By Craig Davis, craigslegztravels.com
If you want to experience a white Christmas in Florida, St. Augustine is the place to be.
The annual Nights of Lights celebration blankets the oldest U.S. city with more than three million tiny white lights from mid November to late January. White they are by official decree, a nod to the city’s Spanish heritage.
The old Spanish tradition was to put lighted white candles in windows during Christmas and other important celebrations.
The white vs. multicolored Christmas lights debate is just one more issue that divides this country. A survey conducted several years ago by Wakefield Research for BJ’s Wholesale Club found that 62 percent of 1,000 participants favored white lights.
I’ve always preferred colored lights. But in St. Augustine, founded in 1565 by Spanish explorers and still dominated by Spanish colonial architecture, there is no debate.
The white lights do create a winter wonderland effect throughout the city, even if the average temperature is around 70 degrees during the Christmas season. Nights of Lights is a spectacle that has been cited by National Geographic as one of the Top Ten Holiday Light Displays in the world.
The lights are impressive and I look forward to seeing them again. But the highlight of the visit to St. Augustine for me has been around longer and has also been widely acclaimed. Details below.
Naturally, popularity and publicity surrounding St. Augustine’s Nights of Lights has brought crowds that complicate lodging, dining and parking. My advice is to avoid weekends if possible. Keeping our visit in early December to weekdays made it tolerable.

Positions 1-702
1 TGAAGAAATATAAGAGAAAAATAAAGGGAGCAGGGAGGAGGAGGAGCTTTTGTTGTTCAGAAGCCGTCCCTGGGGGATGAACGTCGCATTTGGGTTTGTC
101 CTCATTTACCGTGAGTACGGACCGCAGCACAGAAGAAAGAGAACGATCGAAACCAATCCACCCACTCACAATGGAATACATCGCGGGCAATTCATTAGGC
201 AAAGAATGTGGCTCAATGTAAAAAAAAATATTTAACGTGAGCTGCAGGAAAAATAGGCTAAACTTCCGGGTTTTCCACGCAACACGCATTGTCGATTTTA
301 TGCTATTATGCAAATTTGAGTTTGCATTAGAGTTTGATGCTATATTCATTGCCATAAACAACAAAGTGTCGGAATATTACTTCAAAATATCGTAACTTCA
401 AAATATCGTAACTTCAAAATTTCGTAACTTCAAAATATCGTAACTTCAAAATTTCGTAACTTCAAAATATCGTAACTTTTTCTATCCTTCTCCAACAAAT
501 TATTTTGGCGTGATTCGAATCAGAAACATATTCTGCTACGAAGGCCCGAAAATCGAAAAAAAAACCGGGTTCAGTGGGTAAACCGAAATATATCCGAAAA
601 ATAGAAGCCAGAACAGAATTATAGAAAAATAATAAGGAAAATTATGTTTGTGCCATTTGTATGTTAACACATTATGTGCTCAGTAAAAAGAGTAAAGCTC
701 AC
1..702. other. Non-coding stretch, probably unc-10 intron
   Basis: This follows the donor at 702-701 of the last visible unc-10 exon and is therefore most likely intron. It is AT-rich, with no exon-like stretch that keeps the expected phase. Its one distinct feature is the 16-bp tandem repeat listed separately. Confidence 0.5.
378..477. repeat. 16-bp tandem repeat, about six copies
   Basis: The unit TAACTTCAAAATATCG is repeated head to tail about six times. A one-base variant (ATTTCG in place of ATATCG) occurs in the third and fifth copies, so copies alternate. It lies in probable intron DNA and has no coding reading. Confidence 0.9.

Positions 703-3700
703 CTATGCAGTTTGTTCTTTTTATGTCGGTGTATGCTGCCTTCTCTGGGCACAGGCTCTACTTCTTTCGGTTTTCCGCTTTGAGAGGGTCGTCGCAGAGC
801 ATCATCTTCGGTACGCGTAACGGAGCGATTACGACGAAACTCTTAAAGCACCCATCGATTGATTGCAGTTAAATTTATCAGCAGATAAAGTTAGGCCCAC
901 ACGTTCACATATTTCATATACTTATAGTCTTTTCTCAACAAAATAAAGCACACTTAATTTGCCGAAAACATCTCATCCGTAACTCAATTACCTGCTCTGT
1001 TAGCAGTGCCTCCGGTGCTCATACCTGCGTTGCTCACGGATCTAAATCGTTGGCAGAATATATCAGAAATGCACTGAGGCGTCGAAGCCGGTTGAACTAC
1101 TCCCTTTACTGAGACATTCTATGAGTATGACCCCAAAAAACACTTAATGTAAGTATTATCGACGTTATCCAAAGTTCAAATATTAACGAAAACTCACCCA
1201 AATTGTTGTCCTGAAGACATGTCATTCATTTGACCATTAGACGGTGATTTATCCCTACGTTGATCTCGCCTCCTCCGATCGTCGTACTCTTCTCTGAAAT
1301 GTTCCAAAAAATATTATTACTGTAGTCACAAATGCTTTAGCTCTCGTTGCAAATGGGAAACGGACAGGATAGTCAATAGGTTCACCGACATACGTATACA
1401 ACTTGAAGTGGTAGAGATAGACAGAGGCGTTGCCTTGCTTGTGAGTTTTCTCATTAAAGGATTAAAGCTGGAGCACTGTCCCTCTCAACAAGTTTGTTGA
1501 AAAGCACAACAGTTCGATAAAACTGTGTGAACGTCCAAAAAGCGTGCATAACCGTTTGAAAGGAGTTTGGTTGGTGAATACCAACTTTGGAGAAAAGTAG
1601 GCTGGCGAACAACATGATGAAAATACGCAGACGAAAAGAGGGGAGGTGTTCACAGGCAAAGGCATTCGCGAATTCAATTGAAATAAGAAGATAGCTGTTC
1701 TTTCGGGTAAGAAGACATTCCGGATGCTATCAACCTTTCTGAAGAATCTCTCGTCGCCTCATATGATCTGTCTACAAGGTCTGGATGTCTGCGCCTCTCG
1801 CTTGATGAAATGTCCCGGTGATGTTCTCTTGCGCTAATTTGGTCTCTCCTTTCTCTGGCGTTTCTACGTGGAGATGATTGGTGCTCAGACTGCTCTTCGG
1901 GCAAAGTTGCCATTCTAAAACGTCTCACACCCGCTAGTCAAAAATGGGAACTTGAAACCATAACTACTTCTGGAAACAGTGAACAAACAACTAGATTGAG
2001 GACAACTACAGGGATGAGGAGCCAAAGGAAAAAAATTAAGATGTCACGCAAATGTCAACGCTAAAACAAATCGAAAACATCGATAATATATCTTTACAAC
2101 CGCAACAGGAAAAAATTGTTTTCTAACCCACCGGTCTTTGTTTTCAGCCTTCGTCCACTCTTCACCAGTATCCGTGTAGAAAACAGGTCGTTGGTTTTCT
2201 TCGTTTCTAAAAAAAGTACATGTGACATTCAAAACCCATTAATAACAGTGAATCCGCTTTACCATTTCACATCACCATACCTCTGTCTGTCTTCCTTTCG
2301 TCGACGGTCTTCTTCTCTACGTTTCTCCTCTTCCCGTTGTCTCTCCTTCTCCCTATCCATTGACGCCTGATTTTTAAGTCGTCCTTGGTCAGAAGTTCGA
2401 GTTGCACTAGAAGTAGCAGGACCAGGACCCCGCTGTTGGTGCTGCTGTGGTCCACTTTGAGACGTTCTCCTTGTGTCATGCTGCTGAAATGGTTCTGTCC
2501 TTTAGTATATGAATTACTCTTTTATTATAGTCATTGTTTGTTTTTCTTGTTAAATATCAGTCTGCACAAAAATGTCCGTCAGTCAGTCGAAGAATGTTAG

We stayed on the outskirts of the historic district and walked everywhere. It’s not that big of an area.
The best way to see the lights really is on foot in the Plaza de la Constitucion and along the waterfront on Avenida Menendez. Spend all the time you want, it’s free. No need to spend $70 for a drive by on the sightseeing tram.
If you’re thirsty while strolling the waterfront, the Tini Martini Bar at the Casablanca Inn is a popular watering stop. They have a lengthy list of martinis — the Classic English Martini is $14.75 — and specialty cocktails. There was also a lengthy line waiting to get in.
One final note about the lights: Every year a single red light bulb is placed somewhere in town. It can be anywhere. Have fun searching.
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Standout dish at the Columbia Restaurant: It’s the 1905 Salad
We did make a dinner reservation for the Columbia Restaurant well in advance of our visit. The Columbia is a historic Spanish-Cuban eatery that originated in the Ybor City neighborhood of Tampa in 1905. The St. Augustine location is one of seven in Florida and ideally situated in the heart of the historic district.
The Columbia Restaurant is known for its authentic Spanish dishes, Sangria and Cuban bread. But the standout item on the menu is a pleasant surprise.
It’s a salad.
Specifically the “1905 Salad,” and it is on USA Today’s list of “10 Great Places to Make a Meal of a Salad.”